MOSCOW -- The two leading candidates for the Russian presidency, Boris N. Yeltsin and Nikolai I. Ryzhkov, squared off -- for an unprecedented election campaign yesterday by selecting heroes of the war in Afghanistan as their running mates.
But in keeping with their political stances, Mr. Yeltsin chose an ex-prisoner of war who has split the Communist Party by founding a reformist faction, while Mr. Ryzhkov chose the conservative last commander of Soviet troops in the disastrous 10-year war.
Mr. Yeltsin announced his selection of air force Col. Alexander V. Rutskoy, 44, without comment at the end of a televised interview last night, appearing to relish the surprise that he had chosen a Communist. Mr. Ryzhkov revealed his choice of Col. Gen. Boris V. Gromov, 48, at a news conference.
The third major presidential candidate, Vadim V. Bakatin, former Soviet minister of internal affairs and now an adviser to Soviet President Mikhail S. Gorbachev, had already named his running mate: Rabazan Abdulatipov, a Yeltsin critic and chairman of one of the houses of the Russian parliament.
It is no accident that both of the new vice presidential choices are military men. Amid rising ethnic violence and crime, many Russians are calling for "order" and discipline, which the Soviet army represents for many. Both men have considerable followings, though General Gromov, currently serving as deputy minister of internal affairs, is better known.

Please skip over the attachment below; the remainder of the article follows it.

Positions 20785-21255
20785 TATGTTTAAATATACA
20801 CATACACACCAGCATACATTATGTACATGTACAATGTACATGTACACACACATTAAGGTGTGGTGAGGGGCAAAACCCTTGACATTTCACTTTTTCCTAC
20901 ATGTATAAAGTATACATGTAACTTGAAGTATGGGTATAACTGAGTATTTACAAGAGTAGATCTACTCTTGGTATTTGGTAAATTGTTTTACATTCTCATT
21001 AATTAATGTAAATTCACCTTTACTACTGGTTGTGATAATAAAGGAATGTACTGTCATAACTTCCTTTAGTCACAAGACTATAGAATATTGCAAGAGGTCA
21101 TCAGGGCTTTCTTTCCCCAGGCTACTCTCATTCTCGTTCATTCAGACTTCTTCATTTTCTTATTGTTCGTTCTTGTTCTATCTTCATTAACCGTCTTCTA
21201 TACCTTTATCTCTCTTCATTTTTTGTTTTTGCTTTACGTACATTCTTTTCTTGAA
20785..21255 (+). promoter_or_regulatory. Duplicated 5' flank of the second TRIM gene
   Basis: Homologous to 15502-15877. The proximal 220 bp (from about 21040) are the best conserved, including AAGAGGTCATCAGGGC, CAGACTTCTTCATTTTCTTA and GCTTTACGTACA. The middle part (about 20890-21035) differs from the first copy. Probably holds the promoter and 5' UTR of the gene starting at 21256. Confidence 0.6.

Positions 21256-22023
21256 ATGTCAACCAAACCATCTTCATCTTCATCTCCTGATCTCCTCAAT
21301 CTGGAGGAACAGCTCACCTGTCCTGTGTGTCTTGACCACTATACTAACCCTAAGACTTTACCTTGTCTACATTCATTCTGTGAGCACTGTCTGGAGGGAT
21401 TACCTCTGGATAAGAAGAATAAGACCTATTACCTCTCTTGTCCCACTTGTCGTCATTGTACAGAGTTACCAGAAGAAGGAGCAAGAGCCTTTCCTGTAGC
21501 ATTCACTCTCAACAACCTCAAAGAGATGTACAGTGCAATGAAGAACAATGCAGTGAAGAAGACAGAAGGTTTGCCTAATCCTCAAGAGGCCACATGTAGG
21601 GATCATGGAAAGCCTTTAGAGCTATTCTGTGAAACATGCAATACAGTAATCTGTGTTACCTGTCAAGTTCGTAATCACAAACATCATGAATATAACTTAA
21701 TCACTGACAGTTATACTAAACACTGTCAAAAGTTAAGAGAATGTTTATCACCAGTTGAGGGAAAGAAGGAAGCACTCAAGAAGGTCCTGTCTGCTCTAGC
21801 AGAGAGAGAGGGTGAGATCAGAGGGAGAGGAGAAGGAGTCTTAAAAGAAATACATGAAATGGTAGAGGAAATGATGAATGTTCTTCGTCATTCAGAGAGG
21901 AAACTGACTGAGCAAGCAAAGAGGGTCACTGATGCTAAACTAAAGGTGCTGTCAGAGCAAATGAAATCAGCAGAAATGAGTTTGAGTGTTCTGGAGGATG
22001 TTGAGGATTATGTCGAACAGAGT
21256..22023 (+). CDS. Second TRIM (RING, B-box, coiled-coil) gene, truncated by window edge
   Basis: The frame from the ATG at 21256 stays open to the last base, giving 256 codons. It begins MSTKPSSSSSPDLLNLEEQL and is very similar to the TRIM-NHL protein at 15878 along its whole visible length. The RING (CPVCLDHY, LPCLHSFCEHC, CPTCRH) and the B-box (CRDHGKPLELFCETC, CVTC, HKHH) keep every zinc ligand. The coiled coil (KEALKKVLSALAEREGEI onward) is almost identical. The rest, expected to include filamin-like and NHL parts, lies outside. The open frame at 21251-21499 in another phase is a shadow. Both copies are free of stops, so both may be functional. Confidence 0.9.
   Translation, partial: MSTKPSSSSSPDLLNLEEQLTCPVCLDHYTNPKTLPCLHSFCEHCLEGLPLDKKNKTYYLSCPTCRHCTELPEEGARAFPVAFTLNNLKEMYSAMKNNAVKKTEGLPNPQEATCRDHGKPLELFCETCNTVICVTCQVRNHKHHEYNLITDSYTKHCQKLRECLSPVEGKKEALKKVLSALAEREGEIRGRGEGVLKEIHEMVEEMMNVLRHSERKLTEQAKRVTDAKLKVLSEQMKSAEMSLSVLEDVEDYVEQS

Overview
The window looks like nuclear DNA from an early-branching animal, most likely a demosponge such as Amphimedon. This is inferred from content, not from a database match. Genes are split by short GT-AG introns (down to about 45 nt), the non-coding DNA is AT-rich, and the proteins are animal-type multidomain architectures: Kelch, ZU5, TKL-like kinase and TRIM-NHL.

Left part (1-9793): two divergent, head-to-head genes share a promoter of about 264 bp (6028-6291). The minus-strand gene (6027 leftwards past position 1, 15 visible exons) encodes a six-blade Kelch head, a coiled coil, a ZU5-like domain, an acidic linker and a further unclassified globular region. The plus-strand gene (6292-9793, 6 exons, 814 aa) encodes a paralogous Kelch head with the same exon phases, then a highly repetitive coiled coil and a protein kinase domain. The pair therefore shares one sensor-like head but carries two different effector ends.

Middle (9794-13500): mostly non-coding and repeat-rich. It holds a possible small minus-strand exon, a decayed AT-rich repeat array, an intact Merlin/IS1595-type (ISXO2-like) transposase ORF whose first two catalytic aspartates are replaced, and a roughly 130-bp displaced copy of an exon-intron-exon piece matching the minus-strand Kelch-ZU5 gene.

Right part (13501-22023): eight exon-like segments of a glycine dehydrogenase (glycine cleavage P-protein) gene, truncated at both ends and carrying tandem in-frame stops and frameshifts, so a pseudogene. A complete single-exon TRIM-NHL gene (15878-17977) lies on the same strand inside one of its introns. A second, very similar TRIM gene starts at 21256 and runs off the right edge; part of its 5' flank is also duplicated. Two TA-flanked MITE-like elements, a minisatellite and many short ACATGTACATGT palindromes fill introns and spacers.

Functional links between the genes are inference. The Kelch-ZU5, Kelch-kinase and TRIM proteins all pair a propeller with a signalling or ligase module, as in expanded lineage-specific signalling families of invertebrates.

By choosing him, Mr. Ryzhkov, 62, the former Soviet prime minister, rounds out his ticket as the representative of the status quo: the Communist ruling class, the regulatory bureaucracy, the military-industrial complex and the existing system of collective and state farms.
Between now and Election Day, June 12, they are likely to speak out for greater discipline, preservation of the Soviet Union in its existing borders and a cautious approach to economic change.
Mr. Ryzhkov has already been endorsed by the notoriously reactionary Russian Federation Communist Party and by the major conservative faction in the Soviet parliament, called Soyuz (Union).
The choice made by Mr. Yeltsin, 60, chairman of the Russian parliament, appears to be far more of a political coup. Since quitting the Communist Party himself last summer, Mr. Yeltsin has emerged as the patron saint of Democratic Russia, the major anti-Communist reform coalition. With no other major radical anti-Communist candidate in the race, he will inevitably get the votes of anti-Communists and backers of radical reform, though some may grumble about his Communist running mate.
But by choosing Colonel Rutskoy, Mr. Yeltsin stands to cut significantly into the votes of Communist Party members and sympathizers that would otherwise go naturally to Mr. Ryzhkov or Mr. Bakatin.
Colonel Rutskoy's presence on the ticket is likely to have the psychological impact of making it possible for Communists to vote for Mr. Yeltsin.
Colonel Rutskoy created a sensation in March at the Russian Congress of People's Deputies by announcing the formation of "Communists for Democracy."
Since then, he has founded a broad reform coalition called Civil Consensus and reaffirmed his ties to Mr. Yeltsin.